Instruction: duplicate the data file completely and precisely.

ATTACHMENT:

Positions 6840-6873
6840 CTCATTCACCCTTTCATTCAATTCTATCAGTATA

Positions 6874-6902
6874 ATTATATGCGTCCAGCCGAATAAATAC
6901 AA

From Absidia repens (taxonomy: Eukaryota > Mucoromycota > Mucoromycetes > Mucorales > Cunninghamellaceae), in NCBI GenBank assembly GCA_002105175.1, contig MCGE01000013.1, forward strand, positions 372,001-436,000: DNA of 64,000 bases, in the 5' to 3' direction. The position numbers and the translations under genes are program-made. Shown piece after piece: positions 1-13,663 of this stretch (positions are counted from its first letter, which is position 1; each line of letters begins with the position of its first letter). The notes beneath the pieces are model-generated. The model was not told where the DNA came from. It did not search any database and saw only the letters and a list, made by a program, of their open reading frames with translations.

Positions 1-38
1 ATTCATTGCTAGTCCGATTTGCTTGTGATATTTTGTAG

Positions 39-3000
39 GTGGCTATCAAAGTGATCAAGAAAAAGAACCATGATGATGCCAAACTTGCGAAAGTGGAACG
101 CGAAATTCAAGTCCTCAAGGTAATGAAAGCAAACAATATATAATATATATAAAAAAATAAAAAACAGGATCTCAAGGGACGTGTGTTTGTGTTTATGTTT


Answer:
Positions 6840-6873
6840 CTCATTCACCCTTTCATTCAATTCTATCAGTATA

Positions 6874-6902
6874 ATTATATGCGTCCAGCCGAATAAATAC
6901 AA

From Absidia repens (taxonomy: Eukaryota > Mucoromycota > Mucoromycetes > Mucorales > Cunninghamellaceae), in NCBI GenBank assembly GCA_002105175.1, contig MCGE01000013.1, forward strand, positions 372,001-436,000: DNA of 64,000 bases, in the 5' to 3' direction. The position numbers and the translations under genes are program-made. Shown piece after piece: positions 1-13,663 of this stretch (positions are counted from its first letter, which is position 1; each line of letters begins with the position of its first letter). The notes beneath the pieces are model-generated. The model was not told where the DNA came from. It did not search any database and saw only the letters and a list, made by a program, of their open reading frames with translations.

Positions 1-38
1 ATTCATTGCTAGTCCGATTTGCTTGTGATATTTTGTAG

Positions 39-3000
39 GTGGCTATCAAAGTGATCAAGAAAAAGAACCATGATGATGCCAAACTTGCGAAAGTGGAACG
101 CGAAATTCAAGTCCTCAAGGTAATGAAAGCAAACAATATATAATATATATAAAAAAATAAAAAACAGGATCTCAAGGGACGTGTGTTTGTGTTTATGTTT